Thunder Bay, Ontario, Canada | Member Since 2014
This was my first real foray into Lovecraft and I didn't REALLY know what to expect. The incidental music really adds to the atmosphere and the narration is wonderfully expressive.
The end of 'The Dunwich Horror' is really sticking with me. So horrifying!
His reading of the ancient language is wonderful and he is very expressive. Really adds to the overall horror atmosphere.
Again.. the ending of 'The Dunwich Horror' is really sticking with me.
This was a great introduction to the world of H.P. Lovecraft. It features some of his best known stories so is a great jumping off point. So incredibly creepy! I'll definitely be looking up more Lovecraft after this.
I actually went into this book expecting not to like it but boy was I wrong. The first few chapters felt like a sci-fi version of Ever After (the Drew Barrymore film) but it quite quickly becomes it's own story and I can't wait until my next credit comes in so I can get the next book in the series.
Truthfully there's nothing really special about the writing or the narration. I love this book because it's fun and is a neat take on a story I love. My biggest complaint about the book is that the foreshadowing is about as subtle as a frying pan to the face (You'll understand when you listen/read) and as such the big "reveal" in the last chapter wasn't really a reveal at all. Despite this issue there were some really interesting twists in the story and I'm looking forward to continuing Cinder's journey.
Who's the monster?
The moral ambiguity. Film versions of this story make the Creature out to be either evil or incredibly sympathetic, but going back to the source material the reader can see that neither Viktor nor the Creature are heroes or villains. It brings up a lot of questions and offers no answers. Very intelligent.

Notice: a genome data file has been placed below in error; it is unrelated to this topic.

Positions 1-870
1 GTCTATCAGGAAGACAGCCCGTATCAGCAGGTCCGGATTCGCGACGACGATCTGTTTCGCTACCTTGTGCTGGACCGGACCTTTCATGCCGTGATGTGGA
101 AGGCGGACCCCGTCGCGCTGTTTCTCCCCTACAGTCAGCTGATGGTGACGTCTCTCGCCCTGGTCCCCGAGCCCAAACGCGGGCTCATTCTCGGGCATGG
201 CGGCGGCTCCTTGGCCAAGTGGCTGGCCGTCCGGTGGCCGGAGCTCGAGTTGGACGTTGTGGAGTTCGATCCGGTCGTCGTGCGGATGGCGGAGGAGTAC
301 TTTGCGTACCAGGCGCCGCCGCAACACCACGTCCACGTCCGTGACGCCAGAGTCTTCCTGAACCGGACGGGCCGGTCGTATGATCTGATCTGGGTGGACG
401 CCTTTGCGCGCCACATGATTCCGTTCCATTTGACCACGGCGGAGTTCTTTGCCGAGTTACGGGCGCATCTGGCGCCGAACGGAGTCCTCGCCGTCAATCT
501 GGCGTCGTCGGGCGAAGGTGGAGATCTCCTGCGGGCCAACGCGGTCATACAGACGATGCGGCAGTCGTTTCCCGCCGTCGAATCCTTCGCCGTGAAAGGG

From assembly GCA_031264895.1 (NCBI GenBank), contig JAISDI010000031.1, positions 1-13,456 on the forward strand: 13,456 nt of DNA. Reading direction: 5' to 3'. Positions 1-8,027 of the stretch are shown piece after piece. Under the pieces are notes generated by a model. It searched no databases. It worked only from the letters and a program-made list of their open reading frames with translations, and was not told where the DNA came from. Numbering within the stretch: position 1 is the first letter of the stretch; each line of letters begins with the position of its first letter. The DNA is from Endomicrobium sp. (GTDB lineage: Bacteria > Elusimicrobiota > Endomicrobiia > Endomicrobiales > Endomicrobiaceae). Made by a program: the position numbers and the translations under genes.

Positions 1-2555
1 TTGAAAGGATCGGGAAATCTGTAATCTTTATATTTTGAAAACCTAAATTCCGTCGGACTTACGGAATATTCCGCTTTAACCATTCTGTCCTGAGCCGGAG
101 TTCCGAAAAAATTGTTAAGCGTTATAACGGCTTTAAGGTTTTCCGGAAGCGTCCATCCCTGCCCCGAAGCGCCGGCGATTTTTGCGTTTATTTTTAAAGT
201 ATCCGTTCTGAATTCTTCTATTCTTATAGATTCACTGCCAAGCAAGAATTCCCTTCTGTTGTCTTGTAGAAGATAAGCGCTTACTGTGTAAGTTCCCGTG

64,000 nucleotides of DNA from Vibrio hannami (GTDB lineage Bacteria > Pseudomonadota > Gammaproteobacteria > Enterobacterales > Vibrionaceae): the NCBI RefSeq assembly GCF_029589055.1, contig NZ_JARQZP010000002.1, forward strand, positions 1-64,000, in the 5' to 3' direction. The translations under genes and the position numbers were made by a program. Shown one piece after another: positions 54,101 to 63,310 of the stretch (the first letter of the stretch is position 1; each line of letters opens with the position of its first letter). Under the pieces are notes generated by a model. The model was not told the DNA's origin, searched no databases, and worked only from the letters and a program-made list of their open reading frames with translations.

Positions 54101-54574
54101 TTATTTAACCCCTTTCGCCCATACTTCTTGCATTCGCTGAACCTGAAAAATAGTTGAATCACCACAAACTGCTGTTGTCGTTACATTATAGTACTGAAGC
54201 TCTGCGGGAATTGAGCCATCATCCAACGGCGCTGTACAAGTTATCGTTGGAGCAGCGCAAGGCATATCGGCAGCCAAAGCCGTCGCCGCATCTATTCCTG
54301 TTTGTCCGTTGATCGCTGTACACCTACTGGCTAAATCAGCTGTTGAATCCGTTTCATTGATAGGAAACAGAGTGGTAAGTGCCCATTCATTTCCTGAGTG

Any scene when the Creature and Viktor are together. Good dialogue and great questions brought up about who the real monster is and the nature v nurture debate.
*spoiler* When the Creature kills Elizabeth. She's an innocent in the story and it doesn't seem fair but it helps bring up another point. Viktor had the means to prevent the inevitable, so why didn't he take it and be rid of the past that has been haunting him?
Dan Stevens does an amazing job narrating this story!
Yes. I'm certain I've missed a lot of information. This is a book that needs to be listened to (or read) at least twice to get all the information.
I like that it's not just a book about Jesus. It is also outlines the various political, societal and religious issues before, during, and after the life of Jesus. It also gives a look at how the modern church was formed and how Christianity became what it is today.
There aren't really scenes... I guess I liked the comparisons between the gospels and Aslan's reasoning for the differences between them. I also really liked learning about early 1st century Middle-eastern geo-politics (but then I'm weird).
I didn't have a particularly extreme reaction to it, but I now know why it was so controversial when it was published.